The Pareto principle states that 20% of the input creates 80% of the result. I would not get too hung up on the numbers as absolute, the key here is the concept. Everything is not weighted equally. You do not do a unit of work and get an equal result from that unit of work. Some types of training or methods can and will contribute more than others. The challenge for us in coaching is to carefully evaluate what we are doing in our training design and implementation to determine where we are getting the most return. We may have a favorite exercise or a workout that we think works, but if you step back you may see that it is not doing what you think it is doing, it is not where the results are coming from. In fact the results may be coming from something or somewhere else. It would be nice if every training session or method contributed equally to the adaptive process but that just does not reflect reality.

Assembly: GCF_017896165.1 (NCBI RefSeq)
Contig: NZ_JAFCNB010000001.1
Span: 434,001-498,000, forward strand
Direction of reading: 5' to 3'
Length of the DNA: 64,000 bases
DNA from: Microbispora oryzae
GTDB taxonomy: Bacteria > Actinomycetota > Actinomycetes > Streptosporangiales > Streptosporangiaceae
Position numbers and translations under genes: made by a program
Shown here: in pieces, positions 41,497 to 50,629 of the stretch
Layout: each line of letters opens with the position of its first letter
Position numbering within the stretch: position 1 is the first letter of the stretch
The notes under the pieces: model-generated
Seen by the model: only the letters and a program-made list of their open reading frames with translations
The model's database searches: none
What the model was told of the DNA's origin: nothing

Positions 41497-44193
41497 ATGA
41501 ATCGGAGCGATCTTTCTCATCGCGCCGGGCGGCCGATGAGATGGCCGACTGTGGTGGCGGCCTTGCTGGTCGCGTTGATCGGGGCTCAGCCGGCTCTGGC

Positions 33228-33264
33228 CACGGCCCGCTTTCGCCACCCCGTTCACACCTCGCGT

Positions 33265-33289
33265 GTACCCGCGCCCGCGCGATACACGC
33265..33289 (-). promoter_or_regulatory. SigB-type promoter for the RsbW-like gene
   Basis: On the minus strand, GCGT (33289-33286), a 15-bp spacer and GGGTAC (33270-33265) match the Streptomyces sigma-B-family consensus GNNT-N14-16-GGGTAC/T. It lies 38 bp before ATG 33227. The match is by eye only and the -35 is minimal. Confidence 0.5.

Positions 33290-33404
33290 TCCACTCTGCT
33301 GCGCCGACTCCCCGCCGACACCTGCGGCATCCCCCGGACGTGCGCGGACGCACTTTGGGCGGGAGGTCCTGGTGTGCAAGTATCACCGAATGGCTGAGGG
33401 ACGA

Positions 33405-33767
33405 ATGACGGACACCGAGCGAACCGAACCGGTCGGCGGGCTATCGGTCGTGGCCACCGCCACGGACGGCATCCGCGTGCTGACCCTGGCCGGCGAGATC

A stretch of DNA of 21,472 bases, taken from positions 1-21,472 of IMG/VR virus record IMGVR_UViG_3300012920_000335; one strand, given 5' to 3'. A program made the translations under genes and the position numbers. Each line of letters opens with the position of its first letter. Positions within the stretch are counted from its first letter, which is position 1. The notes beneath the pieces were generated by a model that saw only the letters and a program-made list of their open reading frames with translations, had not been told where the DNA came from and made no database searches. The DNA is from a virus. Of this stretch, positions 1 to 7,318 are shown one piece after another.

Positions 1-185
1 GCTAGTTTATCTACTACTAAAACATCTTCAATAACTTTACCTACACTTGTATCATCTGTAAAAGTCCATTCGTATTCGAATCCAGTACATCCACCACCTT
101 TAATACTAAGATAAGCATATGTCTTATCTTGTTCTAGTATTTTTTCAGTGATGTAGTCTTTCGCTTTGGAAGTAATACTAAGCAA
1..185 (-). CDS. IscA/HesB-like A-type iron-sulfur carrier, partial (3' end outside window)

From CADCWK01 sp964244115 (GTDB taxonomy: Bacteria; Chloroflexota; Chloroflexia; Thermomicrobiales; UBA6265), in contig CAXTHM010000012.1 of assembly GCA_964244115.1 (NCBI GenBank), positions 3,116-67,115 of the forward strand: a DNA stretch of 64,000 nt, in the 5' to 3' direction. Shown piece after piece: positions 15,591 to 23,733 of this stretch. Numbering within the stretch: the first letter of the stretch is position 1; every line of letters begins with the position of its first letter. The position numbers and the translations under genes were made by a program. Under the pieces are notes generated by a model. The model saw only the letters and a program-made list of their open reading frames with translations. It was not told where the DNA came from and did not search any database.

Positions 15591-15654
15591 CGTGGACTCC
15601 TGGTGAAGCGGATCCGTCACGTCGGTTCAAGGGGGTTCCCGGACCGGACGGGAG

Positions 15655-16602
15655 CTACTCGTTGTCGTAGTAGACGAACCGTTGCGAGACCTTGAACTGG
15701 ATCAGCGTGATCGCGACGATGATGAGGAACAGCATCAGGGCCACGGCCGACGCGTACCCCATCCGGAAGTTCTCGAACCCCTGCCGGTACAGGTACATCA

According to the Pareto principle the majority of the results come from a small percentage of the work. So find out where the results are coming from and focus your efforts there for the best return. To use a clichÃ©, separate the wheat from the chaff, focus on the need to do and minimize the nice to do. A corollary to this is that more is not that much better; optimize the volume of work to minimize the law of diminishing returns. Make your decisions in training based on the return, know where you best results are coming from and focus your efforts there.